When rewriting from scractch, you will lose all these field-detected-bug fixes, all these small features which look like nothing in the big picture, but which together reflect the complexity of your application as much as its value to your customers. Your brand new design will focus on simplicity, and will get rid of good and bad stuff together.
That doesn’t mean you should never rewrite code, you just almost never rewrite all of it at once.
Keep in mind the Pareto principle : 20% of the features are used 80% of the time. Do you really want to rewrite these 80% which are barely used but which still give value to your application ? Better to focus on the 20% which are probably responsible for the largest part of your maintenance cost.
I said that you almost never have to rewrite an app from scratch. What are the cases in which a full rewrite should be considered ?
The main reason is probably the human factor :
- Your current developers are running away from this code, and new ones resign after a few months… It is such a mess that developers feel that whatever they do, things break. Each refactoring attempt causes a collapse of the whole application, and keeping the code as-is just seems insane.
- The technology is so outdated developers feel trapped in a dead-end, wondering where their career will go after a couple of years spent on a technology no one has been using anymore for the last 15 years… What is hot today will be common tomorrow, and obsolete the day after. Devs know that, and the same way a manager would be reluctant to hire a dev whose experience is based on 20 years old tools, devs are reluctant to work with tools that don’t increase their market value.
The Human factor may be really frustrating because the requirement for change is not coming from customers, but from within your company. But managers should keep in mind that a product is dead if there’s no one to work on it, or if the ones working on it are developers who couldn’t find any other job or are just waiting for a new opportunity to leave the company.
Other reasons, more technical, that could justify the rewrite :
- Current technology doesn’t allow you to implement a feature that is or will become indispensable to your customers. Ex : customers need your Window MFC application to run on their iOS/android tablets, or they don’t want anymore to manage a heavy client application.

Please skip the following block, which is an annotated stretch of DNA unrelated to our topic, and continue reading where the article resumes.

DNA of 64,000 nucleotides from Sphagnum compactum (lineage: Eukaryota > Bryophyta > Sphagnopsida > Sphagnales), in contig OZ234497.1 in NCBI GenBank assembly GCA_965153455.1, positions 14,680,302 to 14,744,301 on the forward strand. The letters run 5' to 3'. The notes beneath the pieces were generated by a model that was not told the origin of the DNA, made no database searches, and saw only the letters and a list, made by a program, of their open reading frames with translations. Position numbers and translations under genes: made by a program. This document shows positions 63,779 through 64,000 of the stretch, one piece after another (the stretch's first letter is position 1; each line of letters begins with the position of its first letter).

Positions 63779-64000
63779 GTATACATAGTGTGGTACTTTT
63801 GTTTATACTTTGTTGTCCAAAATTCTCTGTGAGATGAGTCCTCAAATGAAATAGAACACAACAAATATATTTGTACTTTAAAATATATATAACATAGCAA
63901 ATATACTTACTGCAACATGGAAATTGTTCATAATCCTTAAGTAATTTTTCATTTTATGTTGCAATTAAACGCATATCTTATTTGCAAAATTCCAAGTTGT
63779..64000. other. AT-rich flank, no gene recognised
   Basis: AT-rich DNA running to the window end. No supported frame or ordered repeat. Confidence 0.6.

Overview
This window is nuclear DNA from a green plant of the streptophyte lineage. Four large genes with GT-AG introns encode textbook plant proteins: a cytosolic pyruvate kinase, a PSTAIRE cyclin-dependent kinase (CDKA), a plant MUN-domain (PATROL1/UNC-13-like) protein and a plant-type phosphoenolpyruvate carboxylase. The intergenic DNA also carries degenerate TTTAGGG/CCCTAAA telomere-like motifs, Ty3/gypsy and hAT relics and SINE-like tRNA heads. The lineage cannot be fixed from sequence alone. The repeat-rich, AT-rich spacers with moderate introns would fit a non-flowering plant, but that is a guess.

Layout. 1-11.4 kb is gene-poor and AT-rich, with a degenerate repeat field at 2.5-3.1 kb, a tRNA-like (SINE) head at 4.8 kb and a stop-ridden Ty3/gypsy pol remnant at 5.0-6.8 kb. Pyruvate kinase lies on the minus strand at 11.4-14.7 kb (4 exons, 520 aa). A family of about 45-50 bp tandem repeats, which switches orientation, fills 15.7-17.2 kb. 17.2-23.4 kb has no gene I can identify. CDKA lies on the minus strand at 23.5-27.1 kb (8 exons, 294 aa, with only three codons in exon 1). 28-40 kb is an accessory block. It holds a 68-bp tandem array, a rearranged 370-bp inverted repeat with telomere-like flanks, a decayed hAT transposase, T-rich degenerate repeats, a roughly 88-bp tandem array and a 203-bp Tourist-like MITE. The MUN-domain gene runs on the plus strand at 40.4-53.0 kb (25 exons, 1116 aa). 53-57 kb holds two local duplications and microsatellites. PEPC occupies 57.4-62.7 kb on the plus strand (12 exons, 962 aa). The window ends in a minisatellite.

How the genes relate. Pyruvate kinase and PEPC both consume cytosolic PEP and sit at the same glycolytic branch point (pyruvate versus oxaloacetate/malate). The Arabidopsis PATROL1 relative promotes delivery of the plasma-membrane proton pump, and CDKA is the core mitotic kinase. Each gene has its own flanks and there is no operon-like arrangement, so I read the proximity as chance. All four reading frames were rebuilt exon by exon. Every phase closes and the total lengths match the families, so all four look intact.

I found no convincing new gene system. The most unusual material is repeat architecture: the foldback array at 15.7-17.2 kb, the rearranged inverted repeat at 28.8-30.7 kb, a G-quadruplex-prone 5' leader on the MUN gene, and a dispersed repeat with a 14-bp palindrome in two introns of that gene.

- The product is victim of its success. It wasn’t designed for its current load/user base. Google rule of thumb (can’t find the reference) : rewrite the application when its load/user base is 10 times the one it was designed for.
So let’s say you go forward with the rewrite, what conditions must you satisfy to avoid a failure ?
- You must have full support from your hierarchy. If your team tries to do it as a side project, during its spare time, you’ll never achieve it. If there’s no clear comprehension of the risks and the required work/resources, the projet will fail.
- Go incremental. That will be more expensive, but you will have more control over your planning, more flexibility to deal with unexpected issues when they arise. But then, it’s even more important to have full support from your hierarchy. Because it’s easier for the uper layers to lose focus, deprioritize the refactoring effort, so that you end up with something half baked. If it takes too long, technology also has time to change, team may change and reject the work of the previous one.
- Estimate the work to rewrite the software. Then evaluate the numbre of man/year invested in the existing software. You’ll often find a ratio of at least 1 to 10 : your devs estimate it will cost 10 times less to rewrite the app than it originally did. That’s quite unlikely.
Eventually, it boils down to money. Developers tend to see the technical side only. But if rewriting an application doesn’t give your company any competitive advantage, and that no ROI should be expected before years, there’s little reason to do a rewrite.
Want to read more about this ? Here are some great answers from people who know more than I do :